This RRP rule includes education, training, and work-practice mandates, as well as requiring lead-paint certification for any person, firm, or sole proprietorship paid to perform work that disturbs paint in any pre-1978 houses, apartments, schools, or childcare centers.
Caveat: lead paint in good condition isn’t actually dangerous
Because there’s no lead dust to consider, in-tact & well-maintained lead paint isn’t a problem; and it’s unlikely anyone’s going to eat it off the wall. You can just paint over it with modern latex paint when it’s time to redecorate. But lead dust is a significant problem during renovation or demolition of buildings.
Chances are a building contains lead paint if it was built prior to 1978. That’s 40+ years ago. And since older buildings are the logical targets of renovation & demolition, lead-paint disposal is a significant tactical challenge to contractors, remodelers, renovators, etc.
Non-residential lead-paint might require hazardous waste disposal
Interestingly enough, lead-paint waste disposal is excluded from EPA hazardous waste management regulations if the waste comes from a residential household project.
But lead-paint waste from commercial or industrial sources that are a consequence of renovation, abatement, or whole-building demolition projects might be subject to state and federal hazardous waste management rules.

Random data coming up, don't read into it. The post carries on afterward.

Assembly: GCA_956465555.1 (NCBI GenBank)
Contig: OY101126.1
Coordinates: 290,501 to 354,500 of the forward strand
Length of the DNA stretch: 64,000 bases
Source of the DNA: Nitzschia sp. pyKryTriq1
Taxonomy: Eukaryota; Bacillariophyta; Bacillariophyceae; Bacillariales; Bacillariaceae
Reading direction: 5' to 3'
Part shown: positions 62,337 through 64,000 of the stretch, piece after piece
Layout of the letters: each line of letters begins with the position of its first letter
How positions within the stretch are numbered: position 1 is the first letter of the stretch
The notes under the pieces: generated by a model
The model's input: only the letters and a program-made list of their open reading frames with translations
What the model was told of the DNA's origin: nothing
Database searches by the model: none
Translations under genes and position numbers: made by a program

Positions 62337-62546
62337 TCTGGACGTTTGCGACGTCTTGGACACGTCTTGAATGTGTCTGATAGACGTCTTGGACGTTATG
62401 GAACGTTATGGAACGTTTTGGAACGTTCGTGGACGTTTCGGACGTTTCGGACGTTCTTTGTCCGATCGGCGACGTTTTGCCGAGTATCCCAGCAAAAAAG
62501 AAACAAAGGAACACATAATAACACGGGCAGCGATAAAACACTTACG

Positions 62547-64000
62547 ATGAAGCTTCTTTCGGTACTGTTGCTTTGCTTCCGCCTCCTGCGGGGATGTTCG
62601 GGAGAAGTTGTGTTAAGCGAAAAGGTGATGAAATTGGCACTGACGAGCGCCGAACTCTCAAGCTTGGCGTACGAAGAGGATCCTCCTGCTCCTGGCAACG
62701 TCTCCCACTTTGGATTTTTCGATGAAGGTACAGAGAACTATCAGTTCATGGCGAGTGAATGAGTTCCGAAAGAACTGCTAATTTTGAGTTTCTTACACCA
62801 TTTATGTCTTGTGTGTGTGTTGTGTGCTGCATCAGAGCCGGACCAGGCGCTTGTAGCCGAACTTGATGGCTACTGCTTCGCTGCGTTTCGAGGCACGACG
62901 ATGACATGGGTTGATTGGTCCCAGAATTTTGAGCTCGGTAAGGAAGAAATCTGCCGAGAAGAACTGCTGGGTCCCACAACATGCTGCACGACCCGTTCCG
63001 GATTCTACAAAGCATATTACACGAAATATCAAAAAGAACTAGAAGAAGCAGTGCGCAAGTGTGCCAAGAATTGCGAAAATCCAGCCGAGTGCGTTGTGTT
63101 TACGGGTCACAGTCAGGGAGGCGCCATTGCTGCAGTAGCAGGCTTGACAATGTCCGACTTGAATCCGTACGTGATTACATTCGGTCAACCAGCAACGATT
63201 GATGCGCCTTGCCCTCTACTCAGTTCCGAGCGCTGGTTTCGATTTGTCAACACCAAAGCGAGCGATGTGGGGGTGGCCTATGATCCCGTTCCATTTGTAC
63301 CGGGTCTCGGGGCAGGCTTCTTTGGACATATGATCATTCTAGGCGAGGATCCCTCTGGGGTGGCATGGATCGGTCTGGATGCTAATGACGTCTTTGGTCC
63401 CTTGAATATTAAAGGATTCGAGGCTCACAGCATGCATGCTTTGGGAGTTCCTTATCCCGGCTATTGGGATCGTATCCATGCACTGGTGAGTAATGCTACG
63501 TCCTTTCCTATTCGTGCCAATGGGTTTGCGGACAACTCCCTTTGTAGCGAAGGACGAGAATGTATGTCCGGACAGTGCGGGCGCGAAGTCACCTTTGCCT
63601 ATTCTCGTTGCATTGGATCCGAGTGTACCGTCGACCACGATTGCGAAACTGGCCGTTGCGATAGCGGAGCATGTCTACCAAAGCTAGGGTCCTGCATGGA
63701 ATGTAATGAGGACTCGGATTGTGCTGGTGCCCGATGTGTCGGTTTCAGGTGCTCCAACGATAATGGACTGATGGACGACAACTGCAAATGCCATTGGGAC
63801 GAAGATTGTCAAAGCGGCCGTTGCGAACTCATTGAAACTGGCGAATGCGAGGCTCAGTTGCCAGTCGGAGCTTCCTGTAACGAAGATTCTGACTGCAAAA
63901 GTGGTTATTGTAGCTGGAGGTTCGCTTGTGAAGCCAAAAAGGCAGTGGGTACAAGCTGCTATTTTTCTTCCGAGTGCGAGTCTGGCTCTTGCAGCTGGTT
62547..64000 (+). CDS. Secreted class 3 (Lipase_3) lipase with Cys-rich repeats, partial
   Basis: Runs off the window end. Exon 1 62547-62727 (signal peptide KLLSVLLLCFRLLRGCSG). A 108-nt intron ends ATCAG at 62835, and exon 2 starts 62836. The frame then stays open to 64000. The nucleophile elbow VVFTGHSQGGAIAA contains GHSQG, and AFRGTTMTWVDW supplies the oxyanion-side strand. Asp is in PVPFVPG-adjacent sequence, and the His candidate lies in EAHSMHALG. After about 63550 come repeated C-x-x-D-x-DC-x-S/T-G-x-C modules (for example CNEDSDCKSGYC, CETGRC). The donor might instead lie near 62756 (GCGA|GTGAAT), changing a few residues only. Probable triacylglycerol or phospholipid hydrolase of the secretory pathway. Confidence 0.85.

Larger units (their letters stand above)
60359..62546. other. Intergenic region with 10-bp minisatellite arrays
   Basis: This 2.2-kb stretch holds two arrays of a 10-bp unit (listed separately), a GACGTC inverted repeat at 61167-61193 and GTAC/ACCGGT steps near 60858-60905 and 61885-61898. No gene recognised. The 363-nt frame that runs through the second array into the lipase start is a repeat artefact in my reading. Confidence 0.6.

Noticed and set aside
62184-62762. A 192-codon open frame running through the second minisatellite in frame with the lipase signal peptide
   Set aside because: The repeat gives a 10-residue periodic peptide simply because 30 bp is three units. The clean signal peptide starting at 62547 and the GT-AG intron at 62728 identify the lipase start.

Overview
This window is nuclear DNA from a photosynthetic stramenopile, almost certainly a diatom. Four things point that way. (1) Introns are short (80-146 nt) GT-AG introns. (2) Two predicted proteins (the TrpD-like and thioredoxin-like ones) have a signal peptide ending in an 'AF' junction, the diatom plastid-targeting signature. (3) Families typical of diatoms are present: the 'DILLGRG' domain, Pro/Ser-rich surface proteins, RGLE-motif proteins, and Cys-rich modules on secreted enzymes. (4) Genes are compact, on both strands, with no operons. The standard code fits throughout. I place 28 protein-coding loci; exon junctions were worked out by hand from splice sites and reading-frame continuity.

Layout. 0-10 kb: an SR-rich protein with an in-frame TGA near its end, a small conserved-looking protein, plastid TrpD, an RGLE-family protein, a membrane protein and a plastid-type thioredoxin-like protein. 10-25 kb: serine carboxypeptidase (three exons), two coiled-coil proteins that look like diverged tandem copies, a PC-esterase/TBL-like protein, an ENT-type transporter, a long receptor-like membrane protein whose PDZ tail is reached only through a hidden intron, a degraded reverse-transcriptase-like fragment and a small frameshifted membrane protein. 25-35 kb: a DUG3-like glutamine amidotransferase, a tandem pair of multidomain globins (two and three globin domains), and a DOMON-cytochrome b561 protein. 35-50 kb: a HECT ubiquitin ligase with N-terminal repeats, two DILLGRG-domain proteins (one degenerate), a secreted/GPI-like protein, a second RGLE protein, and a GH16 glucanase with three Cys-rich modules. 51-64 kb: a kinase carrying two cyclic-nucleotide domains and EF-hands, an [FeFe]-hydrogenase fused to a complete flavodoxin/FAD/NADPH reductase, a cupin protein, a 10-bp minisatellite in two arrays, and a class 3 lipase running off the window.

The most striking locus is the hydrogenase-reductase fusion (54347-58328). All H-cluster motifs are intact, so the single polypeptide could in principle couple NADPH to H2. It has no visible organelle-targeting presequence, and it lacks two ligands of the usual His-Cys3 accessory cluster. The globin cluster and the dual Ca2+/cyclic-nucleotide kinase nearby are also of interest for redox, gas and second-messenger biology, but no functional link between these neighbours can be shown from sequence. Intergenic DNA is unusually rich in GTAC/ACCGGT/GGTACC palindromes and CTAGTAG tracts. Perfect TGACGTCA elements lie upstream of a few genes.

To make this determination, one must assay the lead-paint waste for lead toxicity, using the Toxicity Characteristic Leaching Procedure (TCLP). This is a chemical analysis that simulates landfill leaching to yield a rating.
The rating indicates the amount of listed contaminants present in the lead-paint waste and thus likely to be absorbed by soil and groundwater. In the case of lead, 5.0 mg/liter or more indicates the waste has significant lead toxicity and thereby requires hazardous waste disposal.
Regulations about industrial paint disposal are plentiful, evolving, and challenging to track. Ignoring or misunderstanding them can subject you to significant financial consequences.
If you have leftover paint and are unsure whether it requires hazardous-waste disposal, don’t take chances. Get expert advice.
And thank you for reading our blog!